By Ela Britchkow, Speech Therapist, American Accent Specialist
Definition of Statistics: The science of producing unreliable facts from reliable figures.
Tagalog and English idiomatic expressions are fascinating to compare. Below are some of my favorites.
When studying foreign languages, one of the trickiest things that people usually have a bit of trouble with is idiomatic expressions.
The meaning of an idiom in the mother language and culture has a completely different meaning than the literal definition of the phrase.
Still, as confusing as they may be at first, there's always some correlation between the idiomatic expression and its actual meaning.
I'm going to share some Tagalog idiomatic expressions with you as well as some brief explanations of the rationale behind them. Idiomatic expressions are
words and phrases that are said but are intended to mean something else. American have expressions that are very similar to the Tagalog expressions, but fit better with American culture.
Once you know what Americans are saying when they say idiomatic expressions, you’ll be able to understand what they’re talking about more easily. Same thing goes the other way –
Tagalog: Pagputi ng uwak/Pag-itim ng Tagak (literally; when the crow has turned white
English Counterpart:: When hell freezes over. / When pigs fly.
Meaning: Something that's very unlikely to happen.
Tagalog: Makati ang kamay (literally; hand is itchy)
English Counterpart:: Sticky fingers
Meaning: Someone who is always itching to steal something
Tagalog: Makati ang paa (literally; foot is itchy)
English Counterpart: wanderlust
Meaning: Someone who's always itching to go somewhere else.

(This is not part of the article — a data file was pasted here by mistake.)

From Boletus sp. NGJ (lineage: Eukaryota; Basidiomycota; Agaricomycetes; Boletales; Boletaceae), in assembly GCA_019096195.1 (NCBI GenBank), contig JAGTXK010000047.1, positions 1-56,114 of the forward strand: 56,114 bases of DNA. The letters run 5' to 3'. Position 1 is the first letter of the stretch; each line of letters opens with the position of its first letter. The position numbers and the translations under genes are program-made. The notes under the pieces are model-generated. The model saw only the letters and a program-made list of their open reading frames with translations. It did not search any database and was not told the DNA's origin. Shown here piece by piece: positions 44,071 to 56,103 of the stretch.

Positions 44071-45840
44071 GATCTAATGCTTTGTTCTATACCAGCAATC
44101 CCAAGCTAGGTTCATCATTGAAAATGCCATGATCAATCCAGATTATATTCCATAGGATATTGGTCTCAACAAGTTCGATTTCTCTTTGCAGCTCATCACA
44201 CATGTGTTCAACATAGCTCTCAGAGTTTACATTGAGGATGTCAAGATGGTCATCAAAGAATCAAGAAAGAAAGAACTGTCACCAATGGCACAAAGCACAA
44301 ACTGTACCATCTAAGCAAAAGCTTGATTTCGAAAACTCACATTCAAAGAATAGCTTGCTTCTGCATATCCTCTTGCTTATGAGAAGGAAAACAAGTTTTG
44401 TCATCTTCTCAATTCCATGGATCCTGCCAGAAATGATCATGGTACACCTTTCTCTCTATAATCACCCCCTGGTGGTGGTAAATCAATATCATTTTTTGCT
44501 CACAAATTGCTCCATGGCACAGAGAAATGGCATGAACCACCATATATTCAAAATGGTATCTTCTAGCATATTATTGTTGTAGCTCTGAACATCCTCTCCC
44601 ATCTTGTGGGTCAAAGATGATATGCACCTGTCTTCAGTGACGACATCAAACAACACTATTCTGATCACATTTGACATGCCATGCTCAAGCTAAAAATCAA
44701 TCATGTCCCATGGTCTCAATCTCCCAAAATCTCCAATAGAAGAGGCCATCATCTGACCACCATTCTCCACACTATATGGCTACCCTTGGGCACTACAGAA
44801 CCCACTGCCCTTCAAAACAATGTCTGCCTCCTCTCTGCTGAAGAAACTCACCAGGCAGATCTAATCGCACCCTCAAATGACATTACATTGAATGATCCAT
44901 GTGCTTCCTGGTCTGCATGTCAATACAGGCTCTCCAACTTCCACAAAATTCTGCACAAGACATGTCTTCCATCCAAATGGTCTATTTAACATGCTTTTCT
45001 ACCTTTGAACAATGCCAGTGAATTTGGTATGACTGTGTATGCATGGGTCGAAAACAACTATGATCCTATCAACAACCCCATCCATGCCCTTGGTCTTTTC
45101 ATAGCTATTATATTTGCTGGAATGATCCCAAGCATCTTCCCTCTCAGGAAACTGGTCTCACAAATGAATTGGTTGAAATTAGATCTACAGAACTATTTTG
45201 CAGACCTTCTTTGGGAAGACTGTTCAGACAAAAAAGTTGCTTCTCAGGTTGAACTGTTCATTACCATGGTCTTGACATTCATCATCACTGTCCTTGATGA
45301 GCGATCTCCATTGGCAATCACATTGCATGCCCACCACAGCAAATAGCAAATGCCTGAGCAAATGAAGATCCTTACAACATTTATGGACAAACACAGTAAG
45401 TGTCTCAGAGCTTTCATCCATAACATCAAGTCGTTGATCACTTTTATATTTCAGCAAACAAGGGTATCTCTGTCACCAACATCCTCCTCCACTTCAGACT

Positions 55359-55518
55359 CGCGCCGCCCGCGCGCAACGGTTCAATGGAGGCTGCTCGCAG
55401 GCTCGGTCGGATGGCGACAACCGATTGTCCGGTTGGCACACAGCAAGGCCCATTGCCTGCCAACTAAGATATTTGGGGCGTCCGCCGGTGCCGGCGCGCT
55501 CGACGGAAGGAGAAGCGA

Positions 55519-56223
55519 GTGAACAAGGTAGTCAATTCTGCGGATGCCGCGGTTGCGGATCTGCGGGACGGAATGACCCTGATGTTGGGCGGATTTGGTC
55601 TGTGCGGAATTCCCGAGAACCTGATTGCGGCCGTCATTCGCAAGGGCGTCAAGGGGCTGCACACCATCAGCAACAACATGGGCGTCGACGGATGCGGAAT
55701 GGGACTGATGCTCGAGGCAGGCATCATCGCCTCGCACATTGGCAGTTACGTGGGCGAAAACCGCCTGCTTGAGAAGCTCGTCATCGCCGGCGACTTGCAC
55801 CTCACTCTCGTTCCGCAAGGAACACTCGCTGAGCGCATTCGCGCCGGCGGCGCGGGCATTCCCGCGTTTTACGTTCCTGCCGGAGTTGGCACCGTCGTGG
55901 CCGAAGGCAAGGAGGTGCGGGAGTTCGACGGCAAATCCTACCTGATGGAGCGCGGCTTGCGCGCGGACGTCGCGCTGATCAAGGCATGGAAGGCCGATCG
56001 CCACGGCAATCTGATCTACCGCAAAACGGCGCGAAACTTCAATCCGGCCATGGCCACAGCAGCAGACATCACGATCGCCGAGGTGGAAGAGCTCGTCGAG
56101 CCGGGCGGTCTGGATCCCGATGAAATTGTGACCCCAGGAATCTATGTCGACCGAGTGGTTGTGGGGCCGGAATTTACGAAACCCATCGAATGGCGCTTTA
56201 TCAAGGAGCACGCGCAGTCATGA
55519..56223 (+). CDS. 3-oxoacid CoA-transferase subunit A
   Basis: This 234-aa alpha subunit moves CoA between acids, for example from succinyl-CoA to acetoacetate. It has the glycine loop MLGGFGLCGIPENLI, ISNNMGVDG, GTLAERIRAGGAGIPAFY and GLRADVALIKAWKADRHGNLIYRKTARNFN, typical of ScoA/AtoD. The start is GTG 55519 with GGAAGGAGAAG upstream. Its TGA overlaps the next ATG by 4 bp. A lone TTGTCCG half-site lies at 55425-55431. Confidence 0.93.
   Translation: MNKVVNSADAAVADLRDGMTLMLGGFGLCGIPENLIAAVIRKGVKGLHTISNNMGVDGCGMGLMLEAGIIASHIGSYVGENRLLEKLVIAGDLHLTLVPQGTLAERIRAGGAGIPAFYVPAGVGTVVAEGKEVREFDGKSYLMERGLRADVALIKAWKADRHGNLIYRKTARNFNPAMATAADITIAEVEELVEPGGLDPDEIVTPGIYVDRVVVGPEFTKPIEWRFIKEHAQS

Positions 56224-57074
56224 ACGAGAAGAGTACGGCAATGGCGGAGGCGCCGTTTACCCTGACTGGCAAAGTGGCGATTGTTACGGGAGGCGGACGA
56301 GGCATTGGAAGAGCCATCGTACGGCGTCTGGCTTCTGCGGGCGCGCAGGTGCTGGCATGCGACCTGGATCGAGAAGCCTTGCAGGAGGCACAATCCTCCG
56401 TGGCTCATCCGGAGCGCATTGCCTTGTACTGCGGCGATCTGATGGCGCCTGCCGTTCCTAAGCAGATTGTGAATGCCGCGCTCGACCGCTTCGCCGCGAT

Tagalog: Matamis ang dila (tongue is sweet)
English Counterpart: sweet-talker
Meaning: Someone who'll tell you compliments that they don't mean just to get you to do what they want you to.
Tagalog: Itaga mo sa bato (literally; stab it on a rock)
English Counterpart: Mark my word. / Carved in stone
Meaning: Something that cannot be stopped or prevented by anyone the same way something carved in stone cannot be erased.
Tagalog: Sumisipsip (sucking)
English Counterpart: Sucking up
Meaning: Trying to gain someone's favor by doing everything that might please them
Tagalog: Parang naghahanap ng karayom sa gitna ng dayami
English Counterpart:: Looking for a needle in a haystack
Meaning: Doing something that requires too much effort without any guarantee of success
Tagalog: Kabiyak ng dibdib
English Counterpart: literally means “the other half of the heart”
Meaning: an idiom for spouse.
Tagalog: Daga sa dibdib
English Counterpart: describes worry or fear.
Meaning: “mouse in the chest.”
Tagalog: Bulaklak ng dila
English Counterpart:: flower of the tongue
Meaning: Used to denote exaggeration.
As shown in the above examples, many of the idioms make no sense when translated literally, but many have been associated with a particular trait or characteristic that may be exhibited by a person.
The last stage of learning a language is to acquire an understanding of the idioms of the language and be able to use and understand them in conversations with native speakers. This ability shows a true grasp of not only the language but also some level of understanding of the culture as well.
When learning a new language it’s important to pronounce sounds correctly, learn correct intonation or melody of the language, linking sounds of words in sentences, put stress on the correct syllable in words and syllable deletions. In addition to all this there are idiomatic and colloquial expressions that we just had a taste of. If you are interested in more colloquial expressions, I have a variety of idiomatic expressions in my blogs on my website: www.clearenglishspeech.com and also in my American English pronunciation software program.
For more support, please contact:
Ela Britchkow, President, Clear English Speech
©2018 Ela Britchkow